NEW YORK (17-Sep) -- Six past champions have committed to the jubilee 40th edition of the ING New York City Marathon on Sunday, Nov. 1, race organizers announced yesterday.
The six champions --Marilson Gomes dos Santos of Brazil, Martin Lel and Paul Tergat of Kenya, Hendrick Ramaala of South Africa, Ludmila Petrova of Russia and Jelena Prokopcuka of Latvia-- all stand to collect a special $200,000 first prize should they win this year's race. That's because the New York Road Runners, the race founders and organizers, have added a special $70,000 bonus on top of the regular $130,000 first place prize for a victory by a former champion.
"This galaxy of champions will be chasing the largest winner's purse in our history and for several, another spot in our record book," said the Road Runners' president and CEO Mary Wittenberg in a news release. "We know already that they have the strength, the speed, and the smarts to win on the streets of New York, and the question is whether they can find that magic formula again this year."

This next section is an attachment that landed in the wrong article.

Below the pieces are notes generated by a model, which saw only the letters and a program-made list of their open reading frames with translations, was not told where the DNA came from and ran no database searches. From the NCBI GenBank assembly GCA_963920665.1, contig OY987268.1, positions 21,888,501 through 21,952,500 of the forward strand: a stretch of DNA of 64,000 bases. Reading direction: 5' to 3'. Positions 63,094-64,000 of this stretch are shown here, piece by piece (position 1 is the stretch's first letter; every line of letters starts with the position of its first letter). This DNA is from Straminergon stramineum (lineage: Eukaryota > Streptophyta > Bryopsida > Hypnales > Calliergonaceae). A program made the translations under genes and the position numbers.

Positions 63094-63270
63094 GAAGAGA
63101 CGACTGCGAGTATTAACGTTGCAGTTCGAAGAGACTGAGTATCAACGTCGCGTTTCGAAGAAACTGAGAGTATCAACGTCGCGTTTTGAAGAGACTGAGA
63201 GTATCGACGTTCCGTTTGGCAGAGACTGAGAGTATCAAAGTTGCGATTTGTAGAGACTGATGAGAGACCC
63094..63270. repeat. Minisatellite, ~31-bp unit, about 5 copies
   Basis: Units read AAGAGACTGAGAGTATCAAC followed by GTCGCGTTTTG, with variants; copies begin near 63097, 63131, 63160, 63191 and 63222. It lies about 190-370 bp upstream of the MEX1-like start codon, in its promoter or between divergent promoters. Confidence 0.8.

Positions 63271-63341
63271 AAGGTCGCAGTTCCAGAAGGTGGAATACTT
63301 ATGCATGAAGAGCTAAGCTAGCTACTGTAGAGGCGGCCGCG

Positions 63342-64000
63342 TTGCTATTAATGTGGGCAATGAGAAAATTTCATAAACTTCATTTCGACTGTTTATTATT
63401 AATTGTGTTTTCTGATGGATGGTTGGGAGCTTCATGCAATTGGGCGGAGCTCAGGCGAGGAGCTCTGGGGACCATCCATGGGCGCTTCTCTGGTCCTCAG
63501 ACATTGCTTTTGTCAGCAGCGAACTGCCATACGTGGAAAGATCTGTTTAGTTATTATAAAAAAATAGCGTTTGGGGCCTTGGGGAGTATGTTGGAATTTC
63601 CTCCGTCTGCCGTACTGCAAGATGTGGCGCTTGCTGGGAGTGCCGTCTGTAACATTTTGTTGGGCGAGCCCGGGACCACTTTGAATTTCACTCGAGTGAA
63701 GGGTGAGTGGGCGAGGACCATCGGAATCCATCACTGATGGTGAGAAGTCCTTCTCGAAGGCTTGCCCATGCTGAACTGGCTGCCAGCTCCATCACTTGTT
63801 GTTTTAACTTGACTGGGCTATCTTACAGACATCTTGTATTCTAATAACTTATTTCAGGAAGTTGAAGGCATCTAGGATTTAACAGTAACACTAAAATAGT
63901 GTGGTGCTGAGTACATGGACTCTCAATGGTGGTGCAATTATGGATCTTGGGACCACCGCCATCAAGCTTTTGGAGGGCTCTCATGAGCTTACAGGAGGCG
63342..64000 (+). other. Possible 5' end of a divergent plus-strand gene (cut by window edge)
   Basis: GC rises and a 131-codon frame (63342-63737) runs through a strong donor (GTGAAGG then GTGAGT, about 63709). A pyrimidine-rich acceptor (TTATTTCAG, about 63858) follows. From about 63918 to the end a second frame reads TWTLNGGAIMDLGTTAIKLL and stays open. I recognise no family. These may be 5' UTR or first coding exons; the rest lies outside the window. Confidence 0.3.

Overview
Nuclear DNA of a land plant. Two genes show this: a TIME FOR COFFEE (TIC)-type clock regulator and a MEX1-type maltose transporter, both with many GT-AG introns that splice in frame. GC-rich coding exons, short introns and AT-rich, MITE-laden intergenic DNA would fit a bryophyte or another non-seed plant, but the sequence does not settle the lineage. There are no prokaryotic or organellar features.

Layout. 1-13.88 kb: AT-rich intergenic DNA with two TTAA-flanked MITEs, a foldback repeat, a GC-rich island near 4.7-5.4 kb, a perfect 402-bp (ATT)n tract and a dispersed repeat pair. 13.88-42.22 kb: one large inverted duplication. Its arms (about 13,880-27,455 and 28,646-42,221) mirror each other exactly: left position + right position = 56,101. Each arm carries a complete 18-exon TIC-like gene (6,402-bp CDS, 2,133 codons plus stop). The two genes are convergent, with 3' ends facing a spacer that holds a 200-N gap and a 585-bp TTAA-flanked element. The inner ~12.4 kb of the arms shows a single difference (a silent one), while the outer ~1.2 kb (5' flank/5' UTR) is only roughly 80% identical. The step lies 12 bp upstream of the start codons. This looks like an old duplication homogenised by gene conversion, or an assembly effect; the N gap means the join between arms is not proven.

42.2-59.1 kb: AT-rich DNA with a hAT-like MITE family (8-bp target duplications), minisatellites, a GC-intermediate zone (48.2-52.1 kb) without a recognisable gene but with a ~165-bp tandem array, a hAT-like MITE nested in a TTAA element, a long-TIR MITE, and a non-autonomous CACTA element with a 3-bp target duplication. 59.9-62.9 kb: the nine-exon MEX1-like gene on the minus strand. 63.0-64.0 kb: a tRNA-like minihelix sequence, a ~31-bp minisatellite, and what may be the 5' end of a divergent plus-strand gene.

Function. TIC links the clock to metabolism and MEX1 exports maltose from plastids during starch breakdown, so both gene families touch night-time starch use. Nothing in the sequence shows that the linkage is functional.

Gomes dos Santos is the reigning men's champion, and was a surprise winner in 2006. Lel was also victorious twice, in 2003 and 2007. Ramaala won in 2004, but was beaten by a fraction of a second by Tergat in 2005 in the closest finish in race history. Petrova, who set the world masters marathon record at New York last year, was the winner in 2000; Prokopcuka is also a two time winner, in 2005 and 2006.
The special $200,000 first prize is part of a record $800,000 prize money purse which also includes a special $150,000 set-aside for the USA Men's Marathon Championship which will be held as part of the New York race this year. Americans Ryan Hall and Brian Sell had previously announced their participation in the championships, part of what organizers say will be the best USA men's field in the history of their race.
The ING New York City Marathon was first held in 1970 and had just 55 finishers, all men. Last year's race had 38,096 finishers from 105 nations and was the largest marathon in the world for 2008.